...liberty and justice for all.

Laurie Ciulla speaking at a rally in Englewood, NJ on Aug 30th, 2009.

My name is Laurie Ciulla, and my father, S. Frank Ciulla died on Dec. 21st, 1988.

I made a promise to myself 20 years ago that if I were to ever speak publicly about my father's life or death, I would only do so if what I had to contribute was positive or optimistic. According to my 19 year old self at the time, it was anger and hatred that brought down Pan Am Flight 103, and I wanted no part. The most significant advice I could ever remember my father giving me was to "be happy." I remember him saying that happiness was a choice. I promised myself that I would honor that and I would make him proud.

Well, 20 years have passed and I can assure you that little has changed. My father is still dead. My mother's still a widow, and my 3 children still haven't met their grandfather. In the past 20 years, though my commitment to joy and peace remain, there have been lawyers and depositions; memorials and dedications; trials and tribulations; unprecedented grief and pain, doubt and confusion. There has been more terror and little progress. There has been no closure - and whatever sliver of justice the families of the victims of Pan Am 103 had experienced with the conviction of Al-Megrahi - it has been taken away - supposedly in the name of compassion. All of that work. All of that time and energy that went into the efforts of so many to just simply get a terrorist off of the streets and out of our way. So that our loved ones did not die in vain and so that others might not experience this horror - this should not have happened.

Unfortunately, as you can imagine, I have run out of optimism. It's a difficult thing to hold on to when your ideals are challenged like my family's have been during recent events. We are living, as my sister has stated in a letter to Secretary of State, Hilary Clinton, "our worst case scenario." She goes on to say that it is as if this were "a bad dream in which the unimaginable happens and justice can be undone."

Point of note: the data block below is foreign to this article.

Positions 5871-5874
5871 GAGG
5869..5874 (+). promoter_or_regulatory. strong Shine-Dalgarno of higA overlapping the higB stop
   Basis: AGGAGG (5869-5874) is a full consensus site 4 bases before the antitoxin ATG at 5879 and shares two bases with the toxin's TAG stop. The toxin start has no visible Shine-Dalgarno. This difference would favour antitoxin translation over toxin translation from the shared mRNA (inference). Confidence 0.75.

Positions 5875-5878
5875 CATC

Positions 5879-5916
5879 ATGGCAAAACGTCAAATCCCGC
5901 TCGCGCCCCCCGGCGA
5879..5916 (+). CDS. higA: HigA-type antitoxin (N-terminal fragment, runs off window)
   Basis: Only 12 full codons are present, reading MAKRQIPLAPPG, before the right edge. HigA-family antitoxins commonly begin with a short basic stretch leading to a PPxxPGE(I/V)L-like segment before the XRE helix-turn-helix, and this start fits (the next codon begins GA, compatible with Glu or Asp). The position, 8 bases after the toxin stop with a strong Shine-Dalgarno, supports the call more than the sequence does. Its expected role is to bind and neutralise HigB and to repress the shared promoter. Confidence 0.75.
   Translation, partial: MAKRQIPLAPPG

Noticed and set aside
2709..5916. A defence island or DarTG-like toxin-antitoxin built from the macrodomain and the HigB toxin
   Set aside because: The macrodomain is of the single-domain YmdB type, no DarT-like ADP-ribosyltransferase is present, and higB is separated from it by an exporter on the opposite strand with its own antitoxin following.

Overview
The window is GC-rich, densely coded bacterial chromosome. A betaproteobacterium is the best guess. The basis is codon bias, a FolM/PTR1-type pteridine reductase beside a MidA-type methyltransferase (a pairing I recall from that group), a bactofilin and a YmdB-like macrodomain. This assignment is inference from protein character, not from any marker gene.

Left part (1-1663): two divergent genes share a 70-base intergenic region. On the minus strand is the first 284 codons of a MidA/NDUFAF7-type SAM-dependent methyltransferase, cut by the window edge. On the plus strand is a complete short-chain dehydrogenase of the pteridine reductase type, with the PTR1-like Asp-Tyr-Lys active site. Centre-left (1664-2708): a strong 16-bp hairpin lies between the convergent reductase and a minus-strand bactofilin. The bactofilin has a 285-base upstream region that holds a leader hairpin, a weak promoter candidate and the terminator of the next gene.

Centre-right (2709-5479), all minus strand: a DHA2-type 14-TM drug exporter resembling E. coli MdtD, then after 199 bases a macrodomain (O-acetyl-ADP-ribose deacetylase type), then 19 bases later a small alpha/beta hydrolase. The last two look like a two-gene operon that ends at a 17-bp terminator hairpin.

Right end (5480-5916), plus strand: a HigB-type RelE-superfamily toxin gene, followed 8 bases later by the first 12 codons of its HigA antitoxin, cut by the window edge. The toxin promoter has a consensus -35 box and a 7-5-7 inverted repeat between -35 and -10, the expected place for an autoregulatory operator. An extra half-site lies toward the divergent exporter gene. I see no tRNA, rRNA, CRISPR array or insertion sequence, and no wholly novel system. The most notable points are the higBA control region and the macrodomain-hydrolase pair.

We gave up on fair a long time ago, but we held on to compassion. How dare anyone try to redefine what that is? The opposite of compassion is not vengeance, nor are justice and mercy mutually exclusive. We have "values" also, and we, too, "pride ourselves on our humanity." What any of this has to do with the law will forever confound me.

And here we are faced with yet another opportunity to do what is right and honor the memories of not only the 270 victims of Pan Am, but of all those who have found themselves victims of terrorism. As a nation, we just simply cannot host Colonel Gaddafi. He is not welcome here, any more than any other terrorist would be. His presence would add insult to an injury that has yet to be given a chance to heal.

I am so grateful to you, Rabbi, and to you, Kathy, for giving me this opportunity to share my thoughts. My family and I are also so grateful to everyone here for your support and for your willingness to take a stand against terrorism.